Donna Heiderstadt | February 20, 2014
Building a hotel from the ground up allows interior designers freedom to develop a visual impact in bold and highly individualistic strokes. But what if the canvas for creating that impact were decades or even centuries old? What if it was once a department store or a church or a brewery? When innovation meets preservation, the results are one-of-a-kind. Here are seven recent hotel projects in the U.S. and around the globe where conversion created aesthetics no new build ever could.
1. Designer: Nic Graham (public spaces) and Shelley Indyk (guest rooms)
Project: QT Sydney, Sydney, Australia
Conversion: From a department store and theater
Standout: Not one building but two (a palazzo-style early 20th century department store and a theater with cinema baroque and art deco details), this 200-room business district hotel tapped two designers to achieve its quirky eccentricity: public spaces feature high-impact LED wall art and intriguing artifacts from around the world paired with modern-vintage rooms awash in saturated hues of red, orange and yellow.
2. Designer: Jean-Dominique Leymarie
Project: L’Iglesia Hotel, El Jadida, Morocco
Conversion: From a church
Standout: The former knave of a 19th-century Portuguese church shuttered since 1969 and located in the UNESCO World Heritage Site coastal city of El Jadida underwent a three-year restoration by owner Jean-Dominique Leymarie and his wife Marielle. The result is a vibrant and timeless design that incorporates eclectic European furnishings, rugs, mirrors and assorted household items from the 1930s to 1950s, most sourced from antique dealers in Marrakech—as was the striking lobby chandelier from Syria.
3. Designer: Landmark Restaurant Equipment & Design
Project: The Brewhouse Inn & Suites, Milwaukee
Conversion: From a late 19th century brewery
Standout: Historic preservation and creative repurposing are showcased in the Kettle Atrium, where restored brew kettles from the Pabst Blue Ribbon Brewery, which opened in 1892, are set against a backdrop of original subway tile walls and a stained-glass window of King Gambrinus, patron saint of brewers. The LEED-certified hotel has 90 light-filled guest suites with décor that melds neo-Victorian and “steampunk” style with headboards and tabletops made from salvaged floor joists, while the front desk is constructed of 1,550 amber beer bottles.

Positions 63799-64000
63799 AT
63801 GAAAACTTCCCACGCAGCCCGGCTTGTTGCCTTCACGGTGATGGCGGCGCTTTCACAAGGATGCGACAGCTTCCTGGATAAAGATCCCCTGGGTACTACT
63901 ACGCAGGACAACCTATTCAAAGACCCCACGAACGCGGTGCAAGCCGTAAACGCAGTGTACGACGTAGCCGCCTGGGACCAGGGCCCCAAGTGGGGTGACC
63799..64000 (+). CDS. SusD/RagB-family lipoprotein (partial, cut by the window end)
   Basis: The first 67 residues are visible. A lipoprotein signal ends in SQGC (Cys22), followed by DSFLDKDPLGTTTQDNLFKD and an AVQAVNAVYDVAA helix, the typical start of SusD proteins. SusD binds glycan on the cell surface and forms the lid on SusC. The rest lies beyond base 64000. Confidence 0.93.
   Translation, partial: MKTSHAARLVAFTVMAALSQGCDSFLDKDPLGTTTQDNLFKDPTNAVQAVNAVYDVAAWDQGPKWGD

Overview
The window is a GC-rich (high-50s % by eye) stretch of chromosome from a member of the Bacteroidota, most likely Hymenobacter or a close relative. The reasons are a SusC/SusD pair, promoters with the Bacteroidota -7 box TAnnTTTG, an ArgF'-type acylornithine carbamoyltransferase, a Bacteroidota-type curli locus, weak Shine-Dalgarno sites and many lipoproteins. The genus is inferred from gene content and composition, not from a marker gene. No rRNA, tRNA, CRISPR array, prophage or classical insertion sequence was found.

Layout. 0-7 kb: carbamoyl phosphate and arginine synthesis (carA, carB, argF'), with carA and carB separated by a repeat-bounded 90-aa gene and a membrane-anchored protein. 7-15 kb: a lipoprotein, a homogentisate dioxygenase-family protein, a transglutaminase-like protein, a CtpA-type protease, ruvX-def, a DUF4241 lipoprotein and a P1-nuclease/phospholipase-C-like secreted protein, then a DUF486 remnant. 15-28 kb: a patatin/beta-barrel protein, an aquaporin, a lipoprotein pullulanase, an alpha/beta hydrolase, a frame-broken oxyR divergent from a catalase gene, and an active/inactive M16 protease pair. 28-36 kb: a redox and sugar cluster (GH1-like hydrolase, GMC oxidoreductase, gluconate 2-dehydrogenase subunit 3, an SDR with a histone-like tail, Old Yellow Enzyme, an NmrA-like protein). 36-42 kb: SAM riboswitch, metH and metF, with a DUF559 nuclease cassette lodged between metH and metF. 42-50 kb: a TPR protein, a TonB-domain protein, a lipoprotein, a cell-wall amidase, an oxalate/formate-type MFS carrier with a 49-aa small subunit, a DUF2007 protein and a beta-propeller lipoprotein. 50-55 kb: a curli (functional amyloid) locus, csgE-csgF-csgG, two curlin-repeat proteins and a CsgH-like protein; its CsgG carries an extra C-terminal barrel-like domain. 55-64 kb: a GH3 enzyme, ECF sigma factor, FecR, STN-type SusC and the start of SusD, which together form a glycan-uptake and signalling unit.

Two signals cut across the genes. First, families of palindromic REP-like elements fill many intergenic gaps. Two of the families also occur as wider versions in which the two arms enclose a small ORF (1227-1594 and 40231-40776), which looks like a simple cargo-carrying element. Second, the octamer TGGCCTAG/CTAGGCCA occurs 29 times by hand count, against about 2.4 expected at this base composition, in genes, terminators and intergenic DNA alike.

4. Designer: Gert Wingardh
Project: Miss Clara by Nobis, Stockholm
Conversion: From a school for girls
Standout: The former Atheneum school’s Art Nouveau architecture had such a distinctly feminine style that reinterpretation required respect. The designer opted for “contemporary riffs” that follow the same fluid lines of the original 1910 Hagström & Ekman design. Featuring 92 rooms and slated to open in April 2014, this Design Hotels member feels “abstract modern day Art Nouveau” with a palette of dark and light, bathroom walls of glass, and materials that are inherently Swedish: limestone, oak, bentwood, leather and parquet.
5. Designer: Lazáro Rosa-Violán
Project: Hotel Cort, Mallorca, Spain
Conversion: From a bank
Standout: Palma de Mallorca’s multicultural history and the century-old bank building’s architectural quirks led the designer (a self-described “urban archeologist”) to incorporate a mix of styles: the Roman and Moorish influences of the island transposed against the crisper lines of Northern Europe. While the Design Hotels member’s restaurant features intricate tile floors, curved chairs and pendant lamps, its 16 rooms have a bright maritime sensibility with naked timber floorboards and framed maps. Refreshing pops of color united them.
6. Designer: DHD Architecture and Design
Project: Paper Factory Hotel, Long Island City, NY
Conversion: From a paper factory
Standout: Turn-of-the-century industrial-age remnants—an antique paper machine, skids used as coffee tables, and metal walls in the lobby repurposed from the old factory elevator—are accented by poured concrete floors inset with vintage clippings from Queens newspapers. The 122 light-filled rooms feature a mix of highly varnished wooden floorboards or spare painted concrete floors topped by platform beds and a hodgepodge of metal-accented vintage, restored and reproduction pieces.
7. Designer: RPW Design
Project: InterContinental London Westminster
Conversion: From a hospital
Standout: Formerly known as Queen Anne’s Chambers, this hospital-turned-government-building-turned-hotel dates to the late 19th century and is located in the heart of London’s government district. To acknowledge this, the designers incorporated details from Westminster Abbey into the lobby’s marble and mosaic floors, while satirical artwork (such as Tom Clark’s bronze of a worker climbing a ladder) references British political life. Upstairs in the 256 rooms and suites, the theme is contemporary residential luxury, created with soothing neutrals.